Ethical AI is not the responsibility of product and engineering teams alone. Groups across the company should weigh in on AI projects and do so in a systematic way. This means developing processes to ensure ethical rigor in AI projects and identify any issues as early as possible. One way to accomplish this is to have one or more independent bodies review the AI products when they are still in the design phase, and then again later in the lifecycle. We practice this at my company through a cross-functional Privacy and Ethics Board and a separate ethical AI subcommittee. These groups help us define corporate ethical principles and procedures as well as assess product ideas to provide tangible guidance on ethical AI development.
5. Ensure security and privacy of customer data
Finally, as with any data project, AI teams should operate with a privacy and security first mindset. This means that any AI efforts follow all internal guidelines around data privacy and security and go further when particularly sensitive data is involved (such as personally identifiable information or vision data).
Ensuring privacy also means having procedures for what algorithms and data you store and share, both internally and externally. For example, if facial recognition is important to an AI feature you’re building, it is critical to think through if and how you store facial landmark information and who has access to this data. For sensitive data, it should only be the immediate engineering teams working on the feature (and even that can be done with audits in place to prevent misuse).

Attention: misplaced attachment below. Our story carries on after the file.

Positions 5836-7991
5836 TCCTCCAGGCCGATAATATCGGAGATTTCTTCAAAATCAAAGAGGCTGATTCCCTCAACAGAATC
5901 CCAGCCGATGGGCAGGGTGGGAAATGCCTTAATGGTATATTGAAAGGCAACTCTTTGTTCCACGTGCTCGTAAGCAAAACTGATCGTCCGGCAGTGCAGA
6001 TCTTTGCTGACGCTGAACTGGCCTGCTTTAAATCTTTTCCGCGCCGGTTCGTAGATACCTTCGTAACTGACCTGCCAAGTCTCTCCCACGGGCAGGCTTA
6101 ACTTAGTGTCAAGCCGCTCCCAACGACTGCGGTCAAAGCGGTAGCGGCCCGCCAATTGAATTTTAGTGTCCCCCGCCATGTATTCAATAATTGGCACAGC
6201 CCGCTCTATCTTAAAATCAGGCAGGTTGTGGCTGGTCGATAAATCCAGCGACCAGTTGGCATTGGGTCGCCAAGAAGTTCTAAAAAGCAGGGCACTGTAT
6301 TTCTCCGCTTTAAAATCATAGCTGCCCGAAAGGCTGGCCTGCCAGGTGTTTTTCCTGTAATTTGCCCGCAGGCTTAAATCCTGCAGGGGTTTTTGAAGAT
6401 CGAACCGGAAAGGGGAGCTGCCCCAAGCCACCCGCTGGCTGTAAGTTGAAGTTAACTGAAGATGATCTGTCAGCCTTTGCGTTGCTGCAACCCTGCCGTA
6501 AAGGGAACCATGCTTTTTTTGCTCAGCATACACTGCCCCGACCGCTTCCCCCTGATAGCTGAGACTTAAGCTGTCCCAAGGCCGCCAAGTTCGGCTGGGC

Looking towards the future
While AI has made tremendous technical progress in the past few years, we are still in the early stages of defining the foundations for ethical AI. There are tangible ways in which we can make progress towards ethical AI in the near term. Over time, we will need to develop more and more comprehensive and systematic ways to embed ethical design principles into the very fabric of AI development. Ultimately, this will be a requirement for AI to deliver the strongest benefits to society as a whole.
Ali Akhtar is head of big data and machine learning at Samsara.